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In a previous post – Autism, Genius, and Minicolumns – I wrote about a research paper by Dr Casanova et al comparing the brains of three prominent neuroscientists vs. controls. One of the findings in this paper was a similarity (and differences) between the minicolumnar structures of the neuroscientists and those with ASD. I speculated based on the results that one of the differences between the neuroscientists and those with ASD might have been related to spindle cells (VENs). Since then the monkeys have been busy typing, and have another post ready. This post will explore the potential links between VENs, the Anterior Cingulate Cortex (ACC), Anterior Insular Cortex (AI), the frontopolar cortex, and autism. I will suggest that together they may explain the developmental origins of ASD.
Von Economo Neuron Morphology and Connectivity
Von Economo neurons (VENs) are large, bipolar neurons located in layer V of Brodmann Area 24 of the anterior cingulate cortex (ACC), and anterior insular cortex (AI) (Watson et al, 2006). A key difference between VENs and pyramidal neurons is that the former have only a single large basal dendrite (vs. an array of smaller basal dendrites in pyramidal cells). VENs have been found in the ACC of humans and all of the great apes, and in the AI of humans and some other apes. They were not found in any other primate species, nor in 30 non-primate mammalian species examined by Nimchinsky et al (1999). VENs have also recently been reported in the brains of several marine mammal species (humpback whales, fin whales, killer whales and sperm whales) in both the ACC and the AI, plus – unlike humans and apes – in the frontopolar cortex, as well as being sparsely distributed in other areas.
VENs are significantly more numerous in humans than in other apes. In the human ACC they occur most often in clusters of three to six neurons, are located in layer Vb, and are conspicuous because of an otherwise low cellular density in this layer. They account for 5.6% of the number of pyramidal cells in layer V of the ACC (Nimchinsky et al, 1999).
Although their function has not been definitively established, VEN morphology and location offer definite clues. The VENs in the ACC and AI appear to be a single population of cells - i.e. undifferentiated by region – (Watson et al, 2006), potentially suggesting a common origin (see VEN Development below). Unlike pyramidal cells, with relatively sparse apical dendrites and highly branched basal dendrites, VENs have long, narrow radial arborization, with similar profiles in their apical and basal dendrites in terms of 'branchiness' and length (Watson et al, 2006). Cell morphology is significant in that neuronal shape is directly related to the computations performed by the cells. Both spines and branches of neurons can operate as computational compartments, and VENs have fewer of both compared with layer V pyramidal cells.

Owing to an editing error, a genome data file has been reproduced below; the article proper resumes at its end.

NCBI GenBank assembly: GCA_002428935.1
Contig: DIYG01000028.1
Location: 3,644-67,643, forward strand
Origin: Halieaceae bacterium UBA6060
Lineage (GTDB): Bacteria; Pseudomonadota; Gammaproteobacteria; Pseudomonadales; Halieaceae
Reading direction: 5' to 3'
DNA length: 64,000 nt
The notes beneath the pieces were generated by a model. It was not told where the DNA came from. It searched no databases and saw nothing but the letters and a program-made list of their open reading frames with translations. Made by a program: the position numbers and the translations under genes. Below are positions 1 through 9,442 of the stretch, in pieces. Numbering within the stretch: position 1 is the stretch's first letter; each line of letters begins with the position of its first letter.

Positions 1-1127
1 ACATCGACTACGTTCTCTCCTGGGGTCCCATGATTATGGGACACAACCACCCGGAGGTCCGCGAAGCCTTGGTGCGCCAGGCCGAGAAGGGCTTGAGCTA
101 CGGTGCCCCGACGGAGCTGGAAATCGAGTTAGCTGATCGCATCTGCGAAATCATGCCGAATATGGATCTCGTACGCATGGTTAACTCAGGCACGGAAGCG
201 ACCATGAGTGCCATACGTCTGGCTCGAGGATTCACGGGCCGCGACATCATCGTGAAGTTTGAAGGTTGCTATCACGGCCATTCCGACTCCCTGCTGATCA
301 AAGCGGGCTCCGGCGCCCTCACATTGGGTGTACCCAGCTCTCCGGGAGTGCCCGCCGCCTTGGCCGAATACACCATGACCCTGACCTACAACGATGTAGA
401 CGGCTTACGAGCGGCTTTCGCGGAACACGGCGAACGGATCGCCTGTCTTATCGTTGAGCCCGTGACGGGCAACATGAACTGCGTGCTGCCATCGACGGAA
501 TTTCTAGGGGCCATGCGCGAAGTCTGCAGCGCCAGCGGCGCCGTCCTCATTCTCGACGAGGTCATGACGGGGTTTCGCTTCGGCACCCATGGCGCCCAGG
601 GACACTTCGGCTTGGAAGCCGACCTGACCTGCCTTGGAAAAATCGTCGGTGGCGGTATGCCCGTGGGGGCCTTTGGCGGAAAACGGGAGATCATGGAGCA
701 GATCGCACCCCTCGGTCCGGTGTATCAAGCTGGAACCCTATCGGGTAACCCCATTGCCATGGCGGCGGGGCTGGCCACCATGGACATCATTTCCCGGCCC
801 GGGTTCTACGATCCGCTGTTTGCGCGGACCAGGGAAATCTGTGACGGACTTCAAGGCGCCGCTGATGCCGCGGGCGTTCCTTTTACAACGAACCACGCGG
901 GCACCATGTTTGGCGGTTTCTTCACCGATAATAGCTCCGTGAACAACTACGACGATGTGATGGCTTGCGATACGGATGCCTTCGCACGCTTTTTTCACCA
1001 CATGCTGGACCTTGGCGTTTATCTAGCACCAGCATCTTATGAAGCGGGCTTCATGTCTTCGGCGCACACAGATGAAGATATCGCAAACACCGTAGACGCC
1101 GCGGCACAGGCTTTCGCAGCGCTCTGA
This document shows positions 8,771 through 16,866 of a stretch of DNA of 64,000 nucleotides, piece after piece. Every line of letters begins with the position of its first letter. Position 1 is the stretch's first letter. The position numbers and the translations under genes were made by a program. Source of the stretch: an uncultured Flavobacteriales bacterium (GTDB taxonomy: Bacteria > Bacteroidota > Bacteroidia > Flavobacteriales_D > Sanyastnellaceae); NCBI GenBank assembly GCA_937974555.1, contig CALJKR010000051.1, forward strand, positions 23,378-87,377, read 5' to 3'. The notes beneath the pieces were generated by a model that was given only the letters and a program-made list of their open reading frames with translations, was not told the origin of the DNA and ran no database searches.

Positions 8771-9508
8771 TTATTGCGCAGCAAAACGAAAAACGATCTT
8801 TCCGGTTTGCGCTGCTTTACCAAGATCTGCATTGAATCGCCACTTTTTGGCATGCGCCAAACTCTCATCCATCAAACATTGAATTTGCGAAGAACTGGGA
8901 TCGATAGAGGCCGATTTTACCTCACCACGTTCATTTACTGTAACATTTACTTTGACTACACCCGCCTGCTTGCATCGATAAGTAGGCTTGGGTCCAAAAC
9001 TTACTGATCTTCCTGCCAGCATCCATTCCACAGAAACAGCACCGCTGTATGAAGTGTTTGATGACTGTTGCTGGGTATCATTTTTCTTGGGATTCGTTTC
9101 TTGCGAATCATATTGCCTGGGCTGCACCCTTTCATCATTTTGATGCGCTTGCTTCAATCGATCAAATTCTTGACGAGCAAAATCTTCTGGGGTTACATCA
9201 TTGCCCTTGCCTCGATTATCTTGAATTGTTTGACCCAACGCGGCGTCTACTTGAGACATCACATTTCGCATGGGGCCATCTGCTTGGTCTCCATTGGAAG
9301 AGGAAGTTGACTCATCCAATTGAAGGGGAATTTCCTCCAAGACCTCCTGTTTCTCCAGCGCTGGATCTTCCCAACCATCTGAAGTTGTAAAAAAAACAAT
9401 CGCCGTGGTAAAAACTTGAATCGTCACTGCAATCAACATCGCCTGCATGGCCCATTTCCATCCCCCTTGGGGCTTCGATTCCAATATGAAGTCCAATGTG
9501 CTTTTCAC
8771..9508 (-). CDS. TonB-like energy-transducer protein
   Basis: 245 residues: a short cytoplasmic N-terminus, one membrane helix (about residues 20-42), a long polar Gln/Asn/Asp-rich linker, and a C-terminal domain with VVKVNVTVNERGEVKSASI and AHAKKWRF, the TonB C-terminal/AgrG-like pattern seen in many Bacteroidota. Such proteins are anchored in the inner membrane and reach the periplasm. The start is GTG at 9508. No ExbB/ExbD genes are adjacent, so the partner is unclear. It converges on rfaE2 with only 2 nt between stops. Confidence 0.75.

Narrow arborization also impacts VEN connectivity. Minicolumnar structure tends to result in input into a column being relayed rapidly in a vertical direction, but not on a horizontal dimension. The narrow VEN dendritic trees suggest that they usually receive neurotransmission only within their individual minicolumns. Watson et al (2006) suggests that VENs could be a specialization that facilitates rapid output of minicolumnar processing.
This role is also suggested by the size of VENs. Their somas (cell bodies) are on average 4.6 times larger than layer V pyramidal cells, suggesting that they possess large and rapidly conducting axons. From Allman et al (2001), "Because cell body size is probably related to the size of the axonal arborization, the axonal arborization of the spindle cells may be extensive and on a scale with encephalization. This observation suggests that the spindle cells may have widespread connections with other parts of the brain". Allman et al (2005) postulated that the function of the VENs may be to provide a rapid relay to other parts of the brain of a simple signal derived from information processed within the AI and ACC. While it has not yet been firmly established where VENs project, their connections with the rest of the brain may be substantial.
VENs appear relatively late in human development. They first appear in very small numbers in the 35th week of gestation. At birth only about 15% of the final postnatal population are present, with potentially 95% of the total VEN population being present by four years of age (see Fig 1). The source of VENs is still unknown, but they could arise either from differentiation of a pre-existing cell type, or via migration, potentially from the ventricles. In human infants they often appear in pairs and sometimes in vertical chains of three or four neurons, suggesting that they may be following an anatomical or chemical path. Sometimes in infants they have long, undulating leading and trailing processes that resemble flagella, which also suggests migration.
Belmonte and Carper (1998) wrote that: